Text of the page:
Figure 9 represents the ideal case if the ball i6 aligned with the pad. However, if the ball is offset from the pad, the solder fillet will skew towards the ball, though the annular ring-structure will still be evident. Therefore, the average solder-thickness is measured in three circumjacent rings centered with respect to the offset between the ball centroid and the pad centroid, as shown in Figure 10. These measurements are taken using the following procedure:
(i) The average solder-thiclclless is measured in the ball region (52) of the Ball-Grid-Array Joint within a circular ROI having a radius approximately 55% of the pad radius.
(ii) The average solder-thickness is then measured between the ball region and the pad perimeter within an inner-ring ROI (54) and an outer-rin~ ROI (56). Unless the ball (1) and pad (10) centroids coincide, the centers of the circles which define the limits of eacll amlular measurement region do not coincide. Instead a.s their radii increase, the circles are centered progre~sively toward~ the pad centroid along the line segment between the ball and pad centroids to account for the ~illet heilly skewed by any offset of the solder ball from the pad centtoid, as shown in Figure 10.
The radii of Jnner Ring (5~ d the Outer Ring (56) are approximately 85% ancl 115% o~ tlle pad radius respectively.

(d) Determination of So]der-~illet Extetlt (Pad and Package Slices) To characterize the extent of the ~older on the pad, the following solder-fillet measurements are taken:

(i) The first measurement shown in Figure 11 traces a contour (60) around the perimeter of the solder joint connecting all pixel.s with the same gr~y-level within a defined ciLcular region of lnterest. The contour level specifies the total gray-leve~, (i.e., the additive total of both the backgroulld alld de]ta gray-levels), that 21137~2 corre~ponds to the approximate solder-thickness at the edge of the minimum cross-section of the fillet. The physical cross-sections of nominal and defective Ball-Grid-Array joints revealed that the solder thickness at the edge of the minimum fillet cross-section is typically between 0.05-0.08 mm or about 50-60% of the average solder thickness.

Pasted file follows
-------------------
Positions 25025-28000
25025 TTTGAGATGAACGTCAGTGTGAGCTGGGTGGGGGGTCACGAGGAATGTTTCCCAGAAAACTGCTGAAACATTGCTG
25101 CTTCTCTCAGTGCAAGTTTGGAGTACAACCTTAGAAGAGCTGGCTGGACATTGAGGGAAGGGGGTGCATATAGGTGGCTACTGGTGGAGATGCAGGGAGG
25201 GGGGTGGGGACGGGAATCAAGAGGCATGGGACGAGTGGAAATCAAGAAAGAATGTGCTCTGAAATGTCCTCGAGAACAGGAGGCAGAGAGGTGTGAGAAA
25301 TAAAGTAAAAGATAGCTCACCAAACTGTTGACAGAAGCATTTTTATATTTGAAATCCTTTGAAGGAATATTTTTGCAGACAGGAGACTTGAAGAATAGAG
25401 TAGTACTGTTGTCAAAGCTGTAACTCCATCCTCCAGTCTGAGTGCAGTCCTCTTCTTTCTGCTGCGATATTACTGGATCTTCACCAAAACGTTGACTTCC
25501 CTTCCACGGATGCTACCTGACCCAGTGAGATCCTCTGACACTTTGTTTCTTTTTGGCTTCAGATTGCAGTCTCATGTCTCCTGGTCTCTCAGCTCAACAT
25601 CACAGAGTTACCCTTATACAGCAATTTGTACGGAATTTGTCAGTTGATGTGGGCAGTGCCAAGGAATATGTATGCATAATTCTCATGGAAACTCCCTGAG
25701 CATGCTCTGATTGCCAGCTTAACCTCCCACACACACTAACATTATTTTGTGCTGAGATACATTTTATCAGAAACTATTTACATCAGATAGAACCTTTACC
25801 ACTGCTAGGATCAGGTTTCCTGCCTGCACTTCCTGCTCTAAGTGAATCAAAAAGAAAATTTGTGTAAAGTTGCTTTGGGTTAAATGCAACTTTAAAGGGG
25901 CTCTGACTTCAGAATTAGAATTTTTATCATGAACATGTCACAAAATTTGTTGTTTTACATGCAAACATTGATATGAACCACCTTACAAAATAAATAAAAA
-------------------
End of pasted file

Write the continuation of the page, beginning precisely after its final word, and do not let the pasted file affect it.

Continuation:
The pixels that lie on the contour are then used to estimate the diameter and center of the solder fillet [231.

(ii) Contour tracing reqttires a constant background gray-level around the entire Ball-Grid-Array joint, which is not always the case. Therefore, an additional measurement is taken using spoke (38) edge-detection to locate the edge of the solder fillet. From the midpoint of the line segment between the pad centroid atld the ball centroid, eight spokes are extended to the edge of a circular ROI that circumscribes the ba]l and tlle pad, Figure 11. The solder-fillet edge is located along each of the eight spokes using a defined edge threshold. As with the contour pixels, the eight edge-pixels are u~ed to determine the average diameter or extent of the .so]der fillet 1231. Unlike (i), this measurement i~ not dependell-l on the solder-thickness calibration.

1.2 Open/Low-Solder Identification Routine The routine for idelltifyJIIg an open or low-solder condition uses the following meaRUrements and ratio to determine whether an open/low-~older condition exists at an Ball-Grid-Array joint:

(i)Average ffolder-thickne~.~ oll tlle pad, Section l.l.(b).
(ii)Average solder thicknes~ in the ball region, and in the inner and outer rings around the ball region, Section 1. 1. (c) .
(iii)Average diameters of the solder-fillet contour, Sections l.l.(d).
(iv)Ratio of the outer-ring thickness multiplied by the inner-ring thickness and divided by the balL-region thickness, herein referred to as the Outer-Inner-Ball (OIB) ratio. This normalization ratio iff used because the above measuremellts are all fiensit:ive t:o the proximity of the ;

solder ball to the focal plane. Dividing by the ball-region thickness compensates for this effect, while multiplying by the inner-ring thickness strengthens the signal of a open/low-solder condition.